Check out Mitchell Plitnick and “Those We Can Talk To and Those We Cannot.” Exploring some new thinking in the American military and the important distinctions between Hezbollah, Hamas and al-Qaeda.
A senior officer in the US Central Command (CENTCOM) said that “Putting Hizballah, Hamas, the Muslim Brotherhood and al Qaeda in the same sentence, as if they are all the same, is just stupid.” He was referring to a statement made by that prince of idiocy, Danny Ayalon, Israel’s perpetual embarrassment of a Deputy Foreign Minister.
As shameful as it is that a man as crude, boorish and ignorant as Ayalon holds such a position in Israel, the source of that statement is just one element in what appears to be evolving thinking in the US military.
An article at Foreign Affairs on the so-called “Red Team” report regarding policy toward Hamas and Hezbollah should not be given more weight than it is due. The purpose of the Red Team deliberation is specifically to challenge existing policy. Still, the thinking that the article reports is quite promising.
There is a real understanding reflected in their recommendations that Hezbollah and Hamas are not transitory political forces, but are here to stay, and they need to be dealt with in a serious fashion. Merely writing them off as terrorists and refusing to engage them has already proven counter-productive. Eventually, both groups will, in fact, be dealt with in an open fashion. That day is likely a long way off, which is unfortunate; a lot of bloodshed could be avoided by hastening, rather than delaying, that day.
Different kinds of Islamist groups
It’s easy to lump all of those groups together. It’s a useful propaganda tool for the inane “war on terror.” And it produces a backlash among leftists, who often overlook the abhorrent acts Hamas or Hezbollah have committed, identifying them primarily as freedom fighters. Given that all of these groups have used the tactic of terrorism, they make it easy for people to lump them together.
The reality is that al-Qaeda and similar groups, on the one hand, and national-religious groups like Hamas and Hezbollah are real forces in the world, and if we don’t do a better job of both distinguishing between them and understanding them, the conflicts we are in today are going to go on for a long time. Continue reading
One can never accuse the neo-conservatives of a lack of hubris.
Liz Cheney, daughter of Dick and Lynne Cheney, offers a prime example of this in an interview on ABC News. While Cheney was admitting the massive mistake the Bush Administration made in pushing for Palestinian elections in 2006, Cheney condescends as follows: “I don’t think they [the Palestinians] were ready for it. I don’t think we should have pushed it.”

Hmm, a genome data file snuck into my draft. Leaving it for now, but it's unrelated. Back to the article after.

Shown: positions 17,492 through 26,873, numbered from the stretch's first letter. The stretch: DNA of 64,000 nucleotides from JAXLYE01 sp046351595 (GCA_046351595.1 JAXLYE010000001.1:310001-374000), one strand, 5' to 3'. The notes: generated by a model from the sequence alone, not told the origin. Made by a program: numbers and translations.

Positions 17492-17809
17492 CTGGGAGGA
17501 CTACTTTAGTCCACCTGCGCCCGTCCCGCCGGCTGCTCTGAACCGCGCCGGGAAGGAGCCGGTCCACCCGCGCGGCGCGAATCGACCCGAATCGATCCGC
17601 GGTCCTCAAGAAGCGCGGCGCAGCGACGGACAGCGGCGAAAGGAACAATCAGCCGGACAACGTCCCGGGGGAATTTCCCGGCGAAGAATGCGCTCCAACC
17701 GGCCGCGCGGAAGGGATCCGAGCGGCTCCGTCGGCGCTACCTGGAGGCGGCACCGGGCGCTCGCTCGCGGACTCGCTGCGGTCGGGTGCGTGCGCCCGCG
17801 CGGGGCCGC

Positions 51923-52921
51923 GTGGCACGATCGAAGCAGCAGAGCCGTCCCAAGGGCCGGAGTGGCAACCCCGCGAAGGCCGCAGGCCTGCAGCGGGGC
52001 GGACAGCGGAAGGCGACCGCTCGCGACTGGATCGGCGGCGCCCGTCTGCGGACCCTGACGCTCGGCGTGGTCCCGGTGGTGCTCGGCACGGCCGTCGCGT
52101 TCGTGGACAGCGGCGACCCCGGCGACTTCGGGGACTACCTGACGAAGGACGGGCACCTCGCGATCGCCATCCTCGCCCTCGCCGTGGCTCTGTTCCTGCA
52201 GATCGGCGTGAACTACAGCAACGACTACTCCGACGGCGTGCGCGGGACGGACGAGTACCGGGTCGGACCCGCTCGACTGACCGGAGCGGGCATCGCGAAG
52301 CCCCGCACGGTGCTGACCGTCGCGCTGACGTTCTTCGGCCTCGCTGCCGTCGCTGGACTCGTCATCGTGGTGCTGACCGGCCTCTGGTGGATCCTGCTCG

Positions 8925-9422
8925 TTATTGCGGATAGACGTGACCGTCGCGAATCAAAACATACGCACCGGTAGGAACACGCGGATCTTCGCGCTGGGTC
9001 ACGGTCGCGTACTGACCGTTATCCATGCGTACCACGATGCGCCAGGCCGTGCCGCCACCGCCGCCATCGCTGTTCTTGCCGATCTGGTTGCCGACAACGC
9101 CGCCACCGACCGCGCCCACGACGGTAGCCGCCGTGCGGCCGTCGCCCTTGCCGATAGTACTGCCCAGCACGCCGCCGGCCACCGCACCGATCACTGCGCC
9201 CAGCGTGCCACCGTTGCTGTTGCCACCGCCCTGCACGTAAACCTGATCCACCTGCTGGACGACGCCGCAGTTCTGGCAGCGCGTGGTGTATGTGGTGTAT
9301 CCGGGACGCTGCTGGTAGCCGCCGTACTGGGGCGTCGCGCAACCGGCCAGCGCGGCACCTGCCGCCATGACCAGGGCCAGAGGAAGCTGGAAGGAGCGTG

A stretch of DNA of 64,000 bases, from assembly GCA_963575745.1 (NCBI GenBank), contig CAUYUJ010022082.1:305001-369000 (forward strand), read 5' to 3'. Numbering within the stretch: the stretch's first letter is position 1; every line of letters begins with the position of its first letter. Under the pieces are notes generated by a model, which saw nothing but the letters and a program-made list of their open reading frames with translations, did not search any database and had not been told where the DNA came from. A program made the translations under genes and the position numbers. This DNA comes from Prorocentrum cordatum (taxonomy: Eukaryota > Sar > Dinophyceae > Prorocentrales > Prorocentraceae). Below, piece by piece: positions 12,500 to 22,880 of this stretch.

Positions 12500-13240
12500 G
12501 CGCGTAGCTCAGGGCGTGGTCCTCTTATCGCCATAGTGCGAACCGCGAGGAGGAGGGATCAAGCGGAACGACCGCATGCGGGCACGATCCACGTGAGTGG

No, Liz. It is we who were not ready for it, and to a lesser extent, our friends in Fatah. Indeed, even the Israeli government, then under the leadership of Ariel Sharon, turned more and more cool to the idea as the elections approached, fearing significant gains for Hamas (despite some re-writing of personal histories, exceedingly few expected an outright victory for Hamas, let alone the overwhelming one that occurred).
Those elections, held under occupation in exceedingly difficult conditions, were universally praised as free and fair, and the results generated far less controversy than many American elections, including both of those which brought Cheney’s boss, George W. Bush to office.
The Hamas victory was due to three major factors:
- The ineffectiveness of Fatah’s leadership in ending or easing the occupation. The second intifada had simmered down in early 2005, but the revised and intense measures Israel had put in place during the intifada were mostly still in place by the end of that year. Palestinian life was perhaps at the lowest point it has been, before or since. While many Palestinians questioned the intifada, that question was often based in the notion that Fatah, under both Yasir Arafat and Mahmoud Abbas had so badly blown the negotiated approach that the intifada was the only choice many Palestinians saw.
- Corruption in Fatah. In 2006, before Salam Fayyad reformed many Palestinian institutions, corruption within Fatah continued apace. There is little doubt that corruption was a major problem under Arafat, who dealt with it as part of his system of control. Abbas was not so inclined, but also did very little to stem the tide of corruption in the PA.
- Poor organization of campaigns by Fatah. In 2005, the Fatah party was on the verge of splitting in two. Although in the end, the breakaway group, al-Mustaqbal, agreed to stay with the party, out of fear of handing Hamas victory, the damage was done. In numerous districts, Fatah ran multiple candidates, splitting the vote. Continue reading
I strongly recommend this article at the Jewcy web site on the question of war crimes in Operation Cast Lead and the recent testimony of Israeli soldiers there.
Also, you might be interested in the preliminary report B’Tselem put out in February. We haven’t been able to go further in depth because Israel refuses to allow us into Gaza. That link takes you to the summary and you can download the full report from that page or you can get it by clicking here (requires the Acrobat Reader).
My new article about Israel’s 60th anniversary has been published by Zeek magazine at their new site at Jewcy.
You can read the article by clicking here.
It’s been a while since my last post. This has been due to my being in Israel since March 28. And I still have a few days to go. But I finally do have a new piece up at Allvoices.com. You can read it by clicking here.